Thresholds: an IDSR alert threshold was defined as one suspected measles case reported by a district in a week. The epidemic threshold was defined as five or more suspected cases or three confirmed cases reported from a district in one month [8].

Response to measles outbreaks: the IDSR alert and epidemic thresholds along with spatial and temporal clustering of cases were used to detect outbreaks. For each outbreak detected, a response from the district rapid response team (DRRT) was mounted within 48 hours after the confirmation of the outbreak and in some cases supplemented by the county response team with in 72 hours. Response to measles outbreaks included active case search in communities and line listing of all cases, record review at health facility to identify missed cases, and symptomatic management of cases including administration of high dose of vitamin A. Reactive vaccination campaigns were conducted in selected communities in some districts with variation among targeted age group for each campaign depending on the population most affected and most vulnerable. Engagement of communities using local health volunteers to report suspected cases, seek care and utilize existing immunization services became a mainstay of the response strategy to outbreaks.

Data collection: we obtained weekly measles IDSR surveillance data reported by the county surveillance officers covering each of the 15 political divisions of the country. These reports were also complemented by weekly laboratory results released by the National Public Health Reference Laboratory. When a health district crossed the epidemic threshold and reported outbreaks, the measles outbreak reports and line list were obtained and used as a data source.

Immunization: immunization records were obtained from the Health Management Information System (HMIS). We reviewed immunization records from 2012 to 2017 across the country. Records of reactive immunization during outbreaks were also obtained.

Data analysis: univariate and multivariate analysis were performed using Microsoft™ Excel 2013 and Epi Info™ 7.0. We analyzed the data to describe demographic and epidemiological characteristics such as attack rate, age group, sex, and vaccination status. Patients confirmed cases were divided into 4 age groups: < 1 year, 1-4 year, 5-9 year, ≥ 10 year. We performed F-test to compare the distribution of cases by age range, gender and vaccination status, and student-t test to compare the variation of cases from 2016 to 2017. Positive predictive value which was defined as the proportion of measles case-patients who had a positive measles serological result (IgM +) [9] was also calculated for each county and presented in tables. Arc GIS was used to provide spatial analysis and presentation of the data on maps. Following discussions with ministry of health ethics committee and National Public Health Institute of Liberia for which permission to proceed with the research and data analysis was granted the IRB review request was not considered.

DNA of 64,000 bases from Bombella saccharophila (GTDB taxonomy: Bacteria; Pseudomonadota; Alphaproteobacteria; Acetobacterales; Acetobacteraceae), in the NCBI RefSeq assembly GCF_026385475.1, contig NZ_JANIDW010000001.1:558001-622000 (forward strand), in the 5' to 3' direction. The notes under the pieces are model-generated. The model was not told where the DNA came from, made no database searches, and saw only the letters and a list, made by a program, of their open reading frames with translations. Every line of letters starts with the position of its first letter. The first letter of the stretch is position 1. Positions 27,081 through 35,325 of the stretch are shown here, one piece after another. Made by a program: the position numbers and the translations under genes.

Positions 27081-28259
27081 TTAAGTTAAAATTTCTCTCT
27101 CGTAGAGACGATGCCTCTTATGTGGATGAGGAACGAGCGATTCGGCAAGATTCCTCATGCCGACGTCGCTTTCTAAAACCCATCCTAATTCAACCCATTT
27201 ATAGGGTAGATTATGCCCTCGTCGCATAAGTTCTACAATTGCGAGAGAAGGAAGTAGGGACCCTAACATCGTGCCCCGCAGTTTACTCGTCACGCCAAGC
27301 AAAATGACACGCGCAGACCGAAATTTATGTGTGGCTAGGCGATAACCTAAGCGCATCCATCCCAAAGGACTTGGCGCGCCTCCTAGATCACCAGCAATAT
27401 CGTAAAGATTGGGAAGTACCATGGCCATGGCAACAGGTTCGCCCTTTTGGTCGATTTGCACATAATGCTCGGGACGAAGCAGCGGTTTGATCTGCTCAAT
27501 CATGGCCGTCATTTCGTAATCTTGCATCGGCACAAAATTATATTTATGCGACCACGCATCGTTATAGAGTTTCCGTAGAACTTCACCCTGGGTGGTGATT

Results Up    Down

Epidemiological description of the measles outbreaks: a total of 2,954 suspected cases of measles were reported from all 15 counties. Using WHO classification scheme for measles [6], 467 were laboratory confirmed (IgM-positive), 776 epidemiologically confirmed, 574 clinically confirmed, and 1,137 discarded (IgM-negative) (Figure 1, Figure 2, Figure 3, Figure 4, Figure 5). The ratio of males to females was not statistically significant among confirmed cases (p = 0.25). The median age among confirmed cases was 5 years with an inter-quartile range of 1-8. Among the confirmed cases, the most affected age group was 1-4 year with 37% of cases (667/1817) (p < 0.001). Vaccination status among confirmed cases were as follow: vaccinated-405 (22%) (p < 0.001), not-vaccinated-418 (23%) (p < 0.001), and unknown-994 (55%) (p = 0.85) (Table 1). Nine deaths were reported among confirmed cases in both reporting years with a case fatality rate of 0.5% (9/1817), six of them not vaccinated and three with unknown vaccination status. Thirteen health districts in six counties reported outbreaks in 2016 and in 2017. In 2017, 29 outbreaks were recorded involving 955 confirmed measles cases. Case fatality rate among confirmed cases was 0.42% (4/955). Most outbreaks 83% (24/29) were responded to within 48 hours of detection (Table 2). Although the counties with outbreaks in 2016 and 2017 were the same, there was variation in the number of cases and distribution among the health districts with outbreaks between the two years (Figure 6), with more districts involved and cases reported in 2017 compared to 2016. From 2016 to 2017, the number of confirmed cases increased in all the counties, except Grand Bassa, Grand Gedeh, Lofa and Margibi. There was an overall not significant increase in number of cases from 2016 to 2017 (p = 0.39) in the entire country.